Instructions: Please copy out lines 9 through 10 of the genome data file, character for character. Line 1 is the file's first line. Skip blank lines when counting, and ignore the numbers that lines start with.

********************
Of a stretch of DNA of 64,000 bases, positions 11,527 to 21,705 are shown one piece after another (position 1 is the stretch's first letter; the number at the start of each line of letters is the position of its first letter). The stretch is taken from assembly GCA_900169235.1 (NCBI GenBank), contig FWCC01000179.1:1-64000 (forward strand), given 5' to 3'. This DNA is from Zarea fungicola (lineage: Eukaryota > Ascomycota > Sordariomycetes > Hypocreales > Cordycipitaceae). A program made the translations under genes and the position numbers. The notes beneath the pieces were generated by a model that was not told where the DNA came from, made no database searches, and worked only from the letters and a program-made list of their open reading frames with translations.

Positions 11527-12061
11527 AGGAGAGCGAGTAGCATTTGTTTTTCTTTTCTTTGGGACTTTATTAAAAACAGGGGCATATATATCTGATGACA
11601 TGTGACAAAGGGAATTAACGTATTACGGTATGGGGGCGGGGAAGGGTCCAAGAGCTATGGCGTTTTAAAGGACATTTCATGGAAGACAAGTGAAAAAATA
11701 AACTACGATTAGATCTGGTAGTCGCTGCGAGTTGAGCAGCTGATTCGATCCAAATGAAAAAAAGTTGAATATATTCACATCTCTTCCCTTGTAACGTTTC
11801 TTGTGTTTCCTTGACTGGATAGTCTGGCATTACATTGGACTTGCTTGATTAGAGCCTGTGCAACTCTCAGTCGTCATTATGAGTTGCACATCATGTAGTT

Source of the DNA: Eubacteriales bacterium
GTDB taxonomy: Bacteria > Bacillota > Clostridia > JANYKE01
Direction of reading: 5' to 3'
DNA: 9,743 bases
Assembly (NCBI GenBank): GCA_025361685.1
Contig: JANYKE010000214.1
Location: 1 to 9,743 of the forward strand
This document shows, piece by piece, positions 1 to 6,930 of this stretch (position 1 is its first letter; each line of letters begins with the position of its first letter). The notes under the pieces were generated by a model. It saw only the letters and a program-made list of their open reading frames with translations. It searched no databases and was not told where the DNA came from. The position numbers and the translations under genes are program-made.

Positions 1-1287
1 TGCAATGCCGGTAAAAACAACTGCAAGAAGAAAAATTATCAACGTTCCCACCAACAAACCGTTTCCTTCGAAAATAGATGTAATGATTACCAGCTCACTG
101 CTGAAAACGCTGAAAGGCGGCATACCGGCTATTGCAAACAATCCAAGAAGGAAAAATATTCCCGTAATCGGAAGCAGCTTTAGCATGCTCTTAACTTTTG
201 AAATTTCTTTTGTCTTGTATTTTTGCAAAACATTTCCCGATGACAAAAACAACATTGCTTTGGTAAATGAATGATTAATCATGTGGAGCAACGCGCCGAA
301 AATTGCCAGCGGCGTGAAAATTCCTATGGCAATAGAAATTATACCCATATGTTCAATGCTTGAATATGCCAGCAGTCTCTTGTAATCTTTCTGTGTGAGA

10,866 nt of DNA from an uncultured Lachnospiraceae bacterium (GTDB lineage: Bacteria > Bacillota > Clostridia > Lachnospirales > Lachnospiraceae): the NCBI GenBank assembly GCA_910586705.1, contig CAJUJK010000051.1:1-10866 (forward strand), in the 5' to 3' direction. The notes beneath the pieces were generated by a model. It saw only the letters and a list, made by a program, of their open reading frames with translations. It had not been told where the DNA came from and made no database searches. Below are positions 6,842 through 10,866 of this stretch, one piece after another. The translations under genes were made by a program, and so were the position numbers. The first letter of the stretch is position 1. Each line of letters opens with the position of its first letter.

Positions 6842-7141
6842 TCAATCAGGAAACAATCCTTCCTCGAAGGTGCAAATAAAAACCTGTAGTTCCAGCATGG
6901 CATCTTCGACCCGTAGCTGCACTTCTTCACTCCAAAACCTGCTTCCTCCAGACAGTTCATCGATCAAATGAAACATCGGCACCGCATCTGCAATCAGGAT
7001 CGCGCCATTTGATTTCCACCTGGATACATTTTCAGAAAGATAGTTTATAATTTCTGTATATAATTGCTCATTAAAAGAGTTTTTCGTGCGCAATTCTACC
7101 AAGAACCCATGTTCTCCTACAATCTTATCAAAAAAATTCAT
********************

Direction of reading: 5' to 3'
DNA: 9,743 bases